basis of the novel. Thus while Boy and Magnus have taken on new identities and
tried to displace their old ones, Dunstan takes on a new identity that
complements the old. All three leading characters leave Deptford to change
their life, but the spirit of the little town in Southern Ontario remains with
them forever.


Bibliography
Davies, Robertson. Fifth Business. Canada: Penguin Books, 1977.

Romeo & Juliet: Friar Lawrence

Romeo & Juliet: Friar Lawrence
By Anthony Chan 10A
Romeo and Juliet is one of Shakespeare’s plays about tragedy. It is
about two lovers who commit suicide when their feuding famillies prevent them
from being together. The play has many characters, each with its own role in
keeping the plot line. Some characters have very little to do with the plot but
some have the plot revolving around them. Friar Lawrence does not have very
much time on stage but the time he does have is crucial to the plot line.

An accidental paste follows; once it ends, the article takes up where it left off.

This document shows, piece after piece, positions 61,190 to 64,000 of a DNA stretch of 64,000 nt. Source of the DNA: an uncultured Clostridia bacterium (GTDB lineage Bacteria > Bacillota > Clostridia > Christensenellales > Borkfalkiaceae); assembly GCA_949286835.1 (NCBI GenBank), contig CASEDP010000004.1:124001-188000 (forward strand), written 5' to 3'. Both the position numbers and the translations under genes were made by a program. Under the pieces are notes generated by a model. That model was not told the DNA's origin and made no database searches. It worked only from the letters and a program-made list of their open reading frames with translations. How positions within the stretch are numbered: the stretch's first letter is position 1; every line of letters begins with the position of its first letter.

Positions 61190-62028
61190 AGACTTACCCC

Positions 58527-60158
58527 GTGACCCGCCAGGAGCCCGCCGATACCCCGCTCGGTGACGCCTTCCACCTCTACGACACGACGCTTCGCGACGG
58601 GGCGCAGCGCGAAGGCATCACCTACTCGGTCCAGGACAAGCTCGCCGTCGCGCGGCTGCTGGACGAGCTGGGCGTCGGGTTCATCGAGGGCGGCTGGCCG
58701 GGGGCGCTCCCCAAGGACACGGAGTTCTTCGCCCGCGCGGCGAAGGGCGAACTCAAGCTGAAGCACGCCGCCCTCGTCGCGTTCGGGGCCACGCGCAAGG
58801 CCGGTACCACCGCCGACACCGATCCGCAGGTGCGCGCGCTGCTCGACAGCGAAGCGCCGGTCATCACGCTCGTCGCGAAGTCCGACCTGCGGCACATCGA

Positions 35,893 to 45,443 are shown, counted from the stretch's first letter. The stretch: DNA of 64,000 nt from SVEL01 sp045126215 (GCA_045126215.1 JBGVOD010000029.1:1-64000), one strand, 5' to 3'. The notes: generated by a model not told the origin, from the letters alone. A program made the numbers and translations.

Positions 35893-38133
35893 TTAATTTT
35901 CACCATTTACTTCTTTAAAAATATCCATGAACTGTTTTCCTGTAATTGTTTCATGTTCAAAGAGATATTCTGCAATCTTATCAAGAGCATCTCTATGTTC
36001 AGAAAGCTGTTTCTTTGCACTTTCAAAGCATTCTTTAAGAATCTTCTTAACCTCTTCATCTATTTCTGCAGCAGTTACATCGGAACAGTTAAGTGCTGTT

Through his words Friar Lawrence demonstrates the he is a good intentioned, yet
sometimes short-sighted, man who is not afraid to take risks to help others
One of Friar Lawrences most favourable traits is how good intentioned he is.

He may do something out of the ordinary if he thinks the outcome will help
someone he cares for. For example, when he says “In one respect I’ll thy
assistant be; for this alliance may so happy prove, to turn your households
rancour to pure love.”(Act 2, Scene 3), he is saying that the only reason he
will marry Romeo and Juliet is because he hopes that the marriage will end the
hostilities between the two houses. When he says “Shall Romeo by my letters
know our drift, and hither shall he come; and he and I shall watch thy waking,
and that very night shall Romeo bear thee to Mantua.” (Act 4, Scene 1), he tells
Juliet how everything will be all right. Unfortunately, for all his good
intentions the play still ends in tragedy.


Friar Lawrence is a man who is not afraid to take risks when he feels it is
neccesary to help someone. For example in Act 2, Scene 6, when he marries Romeo
and Juliet, he is risking his reputation as a Friar so he can help the two
lovers. Also, when he says “Take thou this vial, being then in bed, and this
distilled liquor drink though off;” (Act 4, Scene 1), he is suggesting that
Juliet drink a potion so that she might feighn her own death and avoid marrying